• If you really understand the article, you will realize it is not contradictory at all. Currency is just a medium, it is not the value.

      It is not the currency that will collapse, but the system that supported the old currency system.

      When you hedge this risk by buying a global multi-asset, you are owning the underlying real assets instead of relying on the currency system itself.

      If you study more about the currency, you will understand.

      • The missing loophole in the claim you are presenting that I’m pointing out is that if currency collapses (or system that supports old currency), what makes you think these assets won’t become worthless? In essence, how would you quantify value if there is no system to peg value to?

        • Hi, Contradictory message

          To understand this, you need to understand there is a difference between value and price. Everything has a value, but you can price it in different ways. A bottle of water can be valued at $1 or RMB10, a gold bar, or a pair of shoes. A currency does not determine the value of an asset. Supply and demand determines it.

          A currency is just a simple way to quantify the value, but if one currency system is no longer capable or trustworthy to do so, people will use another currency system. That is why the voice of de-dollarisation is strong today because people are losing faith in the dollar system.

          Imagine a day when there is no more dollar in the world, an asset is still an asset: a pig is still a pig, a house is still a house. It is only the asset that previously depends on the dollar that will collapse. For example, the US treasuries. Because if the dollar no longer exists, a US debt certificate is worthless.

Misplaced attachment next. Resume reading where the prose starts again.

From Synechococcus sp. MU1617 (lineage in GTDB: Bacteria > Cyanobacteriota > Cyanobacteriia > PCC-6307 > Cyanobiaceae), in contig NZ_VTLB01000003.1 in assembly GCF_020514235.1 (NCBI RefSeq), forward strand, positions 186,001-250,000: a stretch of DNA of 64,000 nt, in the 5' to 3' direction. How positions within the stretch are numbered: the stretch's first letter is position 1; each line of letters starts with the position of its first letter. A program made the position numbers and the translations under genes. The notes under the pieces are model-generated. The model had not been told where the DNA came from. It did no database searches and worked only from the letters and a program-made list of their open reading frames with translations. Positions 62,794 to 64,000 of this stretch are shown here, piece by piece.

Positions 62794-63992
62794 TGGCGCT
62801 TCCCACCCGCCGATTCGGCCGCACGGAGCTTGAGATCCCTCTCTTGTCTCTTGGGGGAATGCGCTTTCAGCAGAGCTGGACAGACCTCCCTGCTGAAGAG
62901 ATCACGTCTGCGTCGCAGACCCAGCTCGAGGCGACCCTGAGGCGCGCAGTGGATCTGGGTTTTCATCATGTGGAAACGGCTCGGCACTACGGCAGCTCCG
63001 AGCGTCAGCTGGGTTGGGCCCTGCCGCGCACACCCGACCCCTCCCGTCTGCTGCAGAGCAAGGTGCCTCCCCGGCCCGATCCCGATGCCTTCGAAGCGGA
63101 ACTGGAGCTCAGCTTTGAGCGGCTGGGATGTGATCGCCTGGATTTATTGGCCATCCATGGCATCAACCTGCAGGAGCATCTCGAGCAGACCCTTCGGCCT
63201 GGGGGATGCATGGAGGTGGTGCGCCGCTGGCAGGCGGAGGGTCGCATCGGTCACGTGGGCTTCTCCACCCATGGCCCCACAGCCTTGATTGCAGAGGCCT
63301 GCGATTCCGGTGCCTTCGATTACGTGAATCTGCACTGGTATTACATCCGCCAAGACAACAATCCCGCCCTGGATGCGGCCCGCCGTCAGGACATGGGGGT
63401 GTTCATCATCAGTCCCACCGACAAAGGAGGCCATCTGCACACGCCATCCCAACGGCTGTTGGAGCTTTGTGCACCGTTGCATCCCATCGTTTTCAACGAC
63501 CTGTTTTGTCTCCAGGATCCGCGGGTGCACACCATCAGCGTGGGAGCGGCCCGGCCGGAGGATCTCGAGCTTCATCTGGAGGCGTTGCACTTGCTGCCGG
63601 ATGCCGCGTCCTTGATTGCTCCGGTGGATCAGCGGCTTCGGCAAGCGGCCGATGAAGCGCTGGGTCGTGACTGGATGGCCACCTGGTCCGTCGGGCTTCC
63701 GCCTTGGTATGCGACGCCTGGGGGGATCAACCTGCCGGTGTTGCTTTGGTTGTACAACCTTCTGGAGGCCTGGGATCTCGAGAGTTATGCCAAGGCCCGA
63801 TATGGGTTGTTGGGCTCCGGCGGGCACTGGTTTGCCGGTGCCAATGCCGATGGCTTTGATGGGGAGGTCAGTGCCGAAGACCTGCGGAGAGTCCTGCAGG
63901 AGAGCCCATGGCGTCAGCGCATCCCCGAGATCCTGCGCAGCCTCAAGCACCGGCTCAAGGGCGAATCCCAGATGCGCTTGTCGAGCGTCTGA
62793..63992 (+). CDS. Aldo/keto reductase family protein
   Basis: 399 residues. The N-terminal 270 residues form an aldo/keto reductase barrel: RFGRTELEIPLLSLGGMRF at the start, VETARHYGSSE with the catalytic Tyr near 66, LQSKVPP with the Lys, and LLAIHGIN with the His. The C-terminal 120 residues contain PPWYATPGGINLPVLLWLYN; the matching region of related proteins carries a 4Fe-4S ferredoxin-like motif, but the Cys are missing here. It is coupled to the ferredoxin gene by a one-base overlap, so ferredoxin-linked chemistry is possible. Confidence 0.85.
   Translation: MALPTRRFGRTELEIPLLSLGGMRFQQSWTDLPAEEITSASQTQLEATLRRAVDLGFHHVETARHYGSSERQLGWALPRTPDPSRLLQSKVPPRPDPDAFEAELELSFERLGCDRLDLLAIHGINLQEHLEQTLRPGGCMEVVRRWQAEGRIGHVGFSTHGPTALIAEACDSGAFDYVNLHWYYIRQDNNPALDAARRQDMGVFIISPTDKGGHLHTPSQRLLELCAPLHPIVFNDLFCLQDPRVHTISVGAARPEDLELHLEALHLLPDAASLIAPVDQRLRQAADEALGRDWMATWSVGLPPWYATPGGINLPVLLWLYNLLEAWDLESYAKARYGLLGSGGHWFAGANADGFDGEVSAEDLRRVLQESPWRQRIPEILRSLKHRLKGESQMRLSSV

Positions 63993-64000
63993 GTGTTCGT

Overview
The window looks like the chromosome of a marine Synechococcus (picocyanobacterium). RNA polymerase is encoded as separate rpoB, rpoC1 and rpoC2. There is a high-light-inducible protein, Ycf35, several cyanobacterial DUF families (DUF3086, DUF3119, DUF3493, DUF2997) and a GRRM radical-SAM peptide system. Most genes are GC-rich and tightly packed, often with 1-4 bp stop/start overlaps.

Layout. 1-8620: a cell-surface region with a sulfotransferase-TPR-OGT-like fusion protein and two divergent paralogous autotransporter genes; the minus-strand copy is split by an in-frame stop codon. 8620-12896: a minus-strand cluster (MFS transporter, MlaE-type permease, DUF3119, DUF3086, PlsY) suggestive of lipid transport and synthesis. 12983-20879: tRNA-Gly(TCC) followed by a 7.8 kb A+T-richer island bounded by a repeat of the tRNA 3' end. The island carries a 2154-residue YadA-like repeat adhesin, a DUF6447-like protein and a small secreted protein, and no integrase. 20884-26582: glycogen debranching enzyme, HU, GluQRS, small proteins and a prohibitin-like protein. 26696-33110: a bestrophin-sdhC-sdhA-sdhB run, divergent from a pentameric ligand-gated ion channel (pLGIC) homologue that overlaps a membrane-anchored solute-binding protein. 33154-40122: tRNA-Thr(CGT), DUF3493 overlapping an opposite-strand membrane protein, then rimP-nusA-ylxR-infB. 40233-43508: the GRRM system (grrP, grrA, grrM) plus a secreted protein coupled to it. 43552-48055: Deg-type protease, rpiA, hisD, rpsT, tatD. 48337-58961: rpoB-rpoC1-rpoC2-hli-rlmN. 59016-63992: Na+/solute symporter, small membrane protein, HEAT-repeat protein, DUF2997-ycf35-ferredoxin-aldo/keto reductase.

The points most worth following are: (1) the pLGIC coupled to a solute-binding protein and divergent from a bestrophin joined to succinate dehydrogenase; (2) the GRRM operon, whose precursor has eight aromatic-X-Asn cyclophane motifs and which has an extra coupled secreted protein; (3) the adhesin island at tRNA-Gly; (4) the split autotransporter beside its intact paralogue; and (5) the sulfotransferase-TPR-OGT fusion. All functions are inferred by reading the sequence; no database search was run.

• If the dollar doesn’t exist = US debt certificate is worthless then why doesn’t it stand to reason all securities purchased with fiat currency will become worthless?

          • Hi, Goldfish,

            This is a hypothetical and oversimplified scenario. In the real world, it is not going to be so straightforward. But you can think about in this way, a Singaporean can use a US$2000 to buy an ounce of gold. The next day, the US dollar collapses and nobody wants to accept USD. But he can still sell the gold bar to a Chinese at RMB 14,000. So you are out of the dollar system.

            The same concept goes if you were to buy a Singapore property or China-listed securities. When we talk about the risk of fiat currency, it is not to say it is the end of the world, it is just a new world. But we won’t know how the new world will look like, maybe dollar continues to dominate, maybe RMB takes over, maybe bitcoin rises. The gist of the article is that you don’t over-rely on one system for your retirement needs as you won’t know what is going to happen.